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Anisotropic radio-wave scattering from englacial water regimes, Mýrdalsjökull, Iceland

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Colinear-polarized 5 MHz radar profiling data were obtained on Mýrdalsjökull, a temperate glacier in Iceland. Radar transects, and therefore polarization planes, were aligned approximately parallel, transverse and oblique to the ice flow direction. Echoes from the shallower half to two-thirds of the ice were 10–20 dB stronger on the oblique and longitudinal transects than those on the transverse transects. Anisotropy as a function of depth is clearly seen at the sites where the transects cross. Strong scattering on longitudinal transects apparently caused extinction of a radar-reflecting layer that was continuously profiled on the transverse transects. A radio-wave scattering model shows that scattering from a longitudinal water-filled conduit parallel to the glacier surface can explain the observed azimuthal variations of the echo. We conclude that low-frequency (∼MHz) radio waves can help to characterize englacial water regimes.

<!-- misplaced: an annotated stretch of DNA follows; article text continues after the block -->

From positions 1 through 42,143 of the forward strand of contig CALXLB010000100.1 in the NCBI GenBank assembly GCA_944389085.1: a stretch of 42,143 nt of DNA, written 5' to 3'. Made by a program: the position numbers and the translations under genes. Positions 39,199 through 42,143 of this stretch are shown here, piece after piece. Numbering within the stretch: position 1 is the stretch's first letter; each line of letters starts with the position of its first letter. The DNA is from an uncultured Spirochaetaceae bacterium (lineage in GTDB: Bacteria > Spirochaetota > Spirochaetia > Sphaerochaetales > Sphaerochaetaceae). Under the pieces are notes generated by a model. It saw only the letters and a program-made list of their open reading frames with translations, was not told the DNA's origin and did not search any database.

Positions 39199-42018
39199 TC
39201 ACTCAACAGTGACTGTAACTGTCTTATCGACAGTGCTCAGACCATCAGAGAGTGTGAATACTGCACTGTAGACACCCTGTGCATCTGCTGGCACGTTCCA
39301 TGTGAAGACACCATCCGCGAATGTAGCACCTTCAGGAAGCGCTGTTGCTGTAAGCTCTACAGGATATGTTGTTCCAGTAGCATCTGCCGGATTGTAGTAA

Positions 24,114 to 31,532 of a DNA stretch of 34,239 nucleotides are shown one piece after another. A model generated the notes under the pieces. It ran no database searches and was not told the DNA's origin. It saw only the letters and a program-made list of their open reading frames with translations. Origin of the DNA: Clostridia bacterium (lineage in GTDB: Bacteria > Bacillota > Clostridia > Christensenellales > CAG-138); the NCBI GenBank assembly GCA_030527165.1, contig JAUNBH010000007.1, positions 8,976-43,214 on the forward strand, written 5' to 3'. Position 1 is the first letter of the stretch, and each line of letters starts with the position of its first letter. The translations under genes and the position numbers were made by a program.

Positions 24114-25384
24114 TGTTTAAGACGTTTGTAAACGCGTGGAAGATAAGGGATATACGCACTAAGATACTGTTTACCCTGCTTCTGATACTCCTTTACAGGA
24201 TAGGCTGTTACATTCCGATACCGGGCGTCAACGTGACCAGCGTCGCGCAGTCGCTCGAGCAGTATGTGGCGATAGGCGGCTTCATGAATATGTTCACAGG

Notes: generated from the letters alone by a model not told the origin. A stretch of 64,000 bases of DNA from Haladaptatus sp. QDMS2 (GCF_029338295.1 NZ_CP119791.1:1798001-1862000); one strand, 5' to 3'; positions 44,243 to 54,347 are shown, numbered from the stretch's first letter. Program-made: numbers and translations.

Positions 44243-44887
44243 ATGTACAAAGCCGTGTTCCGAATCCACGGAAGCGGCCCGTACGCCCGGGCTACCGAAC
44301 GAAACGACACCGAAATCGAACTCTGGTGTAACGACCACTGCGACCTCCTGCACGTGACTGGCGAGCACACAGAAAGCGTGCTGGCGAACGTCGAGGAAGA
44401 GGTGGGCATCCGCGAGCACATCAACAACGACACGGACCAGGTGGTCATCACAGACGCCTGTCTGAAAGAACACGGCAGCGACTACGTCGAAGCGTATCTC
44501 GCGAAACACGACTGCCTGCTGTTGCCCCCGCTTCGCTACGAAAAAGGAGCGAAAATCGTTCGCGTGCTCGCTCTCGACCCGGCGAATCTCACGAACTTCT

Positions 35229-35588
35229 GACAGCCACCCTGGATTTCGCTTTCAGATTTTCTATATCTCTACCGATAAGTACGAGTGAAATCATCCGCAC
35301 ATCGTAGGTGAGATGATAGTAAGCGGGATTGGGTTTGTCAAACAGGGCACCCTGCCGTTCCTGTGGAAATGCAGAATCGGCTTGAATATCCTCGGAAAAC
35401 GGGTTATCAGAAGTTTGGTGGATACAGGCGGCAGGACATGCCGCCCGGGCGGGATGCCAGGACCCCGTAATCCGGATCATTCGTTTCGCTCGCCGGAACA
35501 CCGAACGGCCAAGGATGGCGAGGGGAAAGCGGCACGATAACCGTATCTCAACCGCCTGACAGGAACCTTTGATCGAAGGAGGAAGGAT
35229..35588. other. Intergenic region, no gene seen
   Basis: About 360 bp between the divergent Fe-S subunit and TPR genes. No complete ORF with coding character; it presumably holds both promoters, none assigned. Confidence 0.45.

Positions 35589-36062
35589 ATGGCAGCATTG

Document Type: Research Article


Publication date: July 1, 2007

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  • The Journal of Glaciology is published six times per year. It accepts submissions from any discipline related to the study of snow and ice. All articles are peer reviewed. The Journal is included in the ISI Science Citation Index.
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